By: Mr. Lu
Mr. Pike is Awesome
Late, last summer, I was deep in the BC interior, away from any towns or city lights. I was standing in a field as absolute darkness crept in, and the sky overhead loomed vast, empty, and wide. The stillness, the enormousness of it all, made me feel absurdly tiny, and right then, I knew I was part of something greater.
Fast forward to advisory. Mr. Anthony recently finished lecturing the school about cafeteria plates left all about, and the conversation was quick and furious. Everyone acknowledged the problem, and some even admitted guilt. Blame and finger pointing were roundly passed around, and several solutions, some serious and some ridiculous and angry, were proposed. The overarching theme was entitlement. Why does it exist? How do we stop it?
Fast forward to another advisory. My grade 12 panel was sharing what education was like in other countries. Kaan talked about school in Turkey, and Joy explained education in China. It’s different, they said. It’s tougher. And then, the entitlement theme rears again. Do students at this school think they should be given good marks? Do students feel entitled to high marks?
The discussion spilled into my other classes. “If your parents wanted to buy you a car as a present,” I asked. “Would you take it, or would you decline because you wanted to earn it?” We talked in circles, but in the unspoken center was entitlement.
I think one of the solutions lies in empathy. When you can see another’s point of view, you begin to see less of yourself. When you understand there is something greater than yourself, you become less selfish, and less demanding of your rights. If I leave the plate here, someone has to clean it up. If I demand a higher grade, it cheapens the value of another’s grade and hard work. This is why what Mr. Pike does is so valuable. When a student is sent to his office, he is helping them see beyond themselves. “Look at it from another view,” he says, “do you understand why what you did can be construed as negative?” He isn’t punishing. He is teaching. The lesson is empathy.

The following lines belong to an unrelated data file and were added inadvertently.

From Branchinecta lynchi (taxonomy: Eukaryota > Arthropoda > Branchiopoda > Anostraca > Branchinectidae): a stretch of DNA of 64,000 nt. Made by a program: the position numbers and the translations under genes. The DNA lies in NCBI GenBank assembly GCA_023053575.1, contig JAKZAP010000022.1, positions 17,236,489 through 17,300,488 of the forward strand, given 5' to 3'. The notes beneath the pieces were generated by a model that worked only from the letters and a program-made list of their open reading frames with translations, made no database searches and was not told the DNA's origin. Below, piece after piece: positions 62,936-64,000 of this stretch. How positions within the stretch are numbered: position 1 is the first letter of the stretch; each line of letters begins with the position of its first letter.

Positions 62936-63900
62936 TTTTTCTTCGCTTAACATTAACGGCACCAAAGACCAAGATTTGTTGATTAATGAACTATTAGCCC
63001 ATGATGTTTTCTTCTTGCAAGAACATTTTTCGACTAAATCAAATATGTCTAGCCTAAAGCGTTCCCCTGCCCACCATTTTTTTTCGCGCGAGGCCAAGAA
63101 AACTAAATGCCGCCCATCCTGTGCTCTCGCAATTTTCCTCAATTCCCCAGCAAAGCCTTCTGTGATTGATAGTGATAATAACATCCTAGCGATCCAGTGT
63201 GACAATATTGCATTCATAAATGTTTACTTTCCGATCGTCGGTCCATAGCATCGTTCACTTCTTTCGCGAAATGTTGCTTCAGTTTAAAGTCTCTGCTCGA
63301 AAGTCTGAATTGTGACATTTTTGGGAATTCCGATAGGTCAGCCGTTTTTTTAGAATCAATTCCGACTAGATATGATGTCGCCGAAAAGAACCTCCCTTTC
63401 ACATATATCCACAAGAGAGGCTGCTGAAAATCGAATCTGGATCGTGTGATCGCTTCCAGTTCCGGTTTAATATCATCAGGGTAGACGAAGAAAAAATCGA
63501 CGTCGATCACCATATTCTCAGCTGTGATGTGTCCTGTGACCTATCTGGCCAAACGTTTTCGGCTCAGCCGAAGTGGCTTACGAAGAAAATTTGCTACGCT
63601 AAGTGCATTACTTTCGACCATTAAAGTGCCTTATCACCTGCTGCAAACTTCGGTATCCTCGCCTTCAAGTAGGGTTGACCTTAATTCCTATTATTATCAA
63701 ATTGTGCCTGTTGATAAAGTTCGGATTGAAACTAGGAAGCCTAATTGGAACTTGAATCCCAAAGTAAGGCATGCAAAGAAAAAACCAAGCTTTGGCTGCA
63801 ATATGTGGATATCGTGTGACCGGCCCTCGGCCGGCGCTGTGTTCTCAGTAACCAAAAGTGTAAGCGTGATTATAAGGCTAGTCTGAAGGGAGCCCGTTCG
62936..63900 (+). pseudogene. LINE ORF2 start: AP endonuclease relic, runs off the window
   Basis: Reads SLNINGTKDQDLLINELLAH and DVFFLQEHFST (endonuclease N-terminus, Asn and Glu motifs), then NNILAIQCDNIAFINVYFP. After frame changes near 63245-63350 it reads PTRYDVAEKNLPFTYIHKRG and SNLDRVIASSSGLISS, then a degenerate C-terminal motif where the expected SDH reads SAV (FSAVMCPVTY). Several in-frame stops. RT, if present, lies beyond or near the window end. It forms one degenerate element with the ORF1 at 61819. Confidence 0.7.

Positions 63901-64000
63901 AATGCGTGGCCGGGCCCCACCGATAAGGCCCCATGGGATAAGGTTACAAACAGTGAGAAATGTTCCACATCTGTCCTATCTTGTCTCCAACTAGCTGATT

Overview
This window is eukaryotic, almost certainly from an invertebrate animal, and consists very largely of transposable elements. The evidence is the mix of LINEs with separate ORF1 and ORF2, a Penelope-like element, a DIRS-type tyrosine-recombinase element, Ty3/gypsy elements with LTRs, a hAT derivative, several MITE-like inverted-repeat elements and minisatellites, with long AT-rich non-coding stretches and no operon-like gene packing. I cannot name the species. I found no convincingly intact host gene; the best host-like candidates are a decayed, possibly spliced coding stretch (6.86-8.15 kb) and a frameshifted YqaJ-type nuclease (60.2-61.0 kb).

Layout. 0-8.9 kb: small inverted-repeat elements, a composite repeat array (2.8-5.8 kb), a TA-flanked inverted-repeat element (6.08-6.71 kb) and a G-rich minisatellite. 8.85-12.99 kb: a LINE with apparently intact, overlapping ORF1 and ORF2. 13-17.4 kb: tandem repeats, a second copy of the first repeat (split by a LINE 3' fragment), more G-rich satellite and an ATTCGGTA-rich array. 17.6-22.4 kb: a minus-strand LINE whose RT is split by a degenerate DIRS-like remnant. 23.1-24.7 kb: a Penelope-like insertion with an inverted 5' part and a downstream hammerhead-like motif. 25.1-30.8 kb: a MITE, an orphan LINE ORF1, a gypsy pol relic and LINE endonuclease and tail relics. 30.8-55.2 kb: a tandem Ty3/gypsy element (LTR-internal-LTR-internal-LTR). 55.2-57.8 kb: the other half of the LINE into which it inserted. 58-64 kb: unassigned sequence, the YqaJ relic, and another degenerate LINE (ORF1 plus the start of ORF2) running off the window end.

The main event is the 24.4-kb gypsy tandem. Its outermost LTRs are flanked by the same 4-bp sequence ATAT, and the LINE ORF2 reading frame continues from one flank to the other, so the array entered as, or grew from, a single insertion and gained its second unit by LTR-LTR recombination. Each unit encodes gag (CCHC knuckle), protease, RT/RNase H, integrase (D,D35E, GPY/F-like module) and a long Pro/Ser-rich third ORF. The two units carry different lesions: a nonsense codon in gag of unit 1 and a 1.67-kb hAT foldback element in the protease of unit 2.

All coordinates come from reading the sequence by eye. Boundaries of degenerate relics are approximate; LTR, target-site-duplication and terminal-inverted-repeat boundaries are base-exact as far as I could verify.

“You never really understand a person until you consider things from his point of view…until you climb inside of his skin and walk around in it,” Harper Lee wrote in To Kill a Mockingbird. One of the last scenes has Scout standing on Boo Radley’s porch. For that brief, powerful moment, she sees from his eyes, and she shares his experiences. She grows up. This growing up, this empathy, this anti-entitlement, this education, this is the hope of what we want to be here at school.
“Atticus, he was real nice…” His hands were under my chin, pulling up the cover, tucking it around me. “Most people are, Scout, when you finally see them.”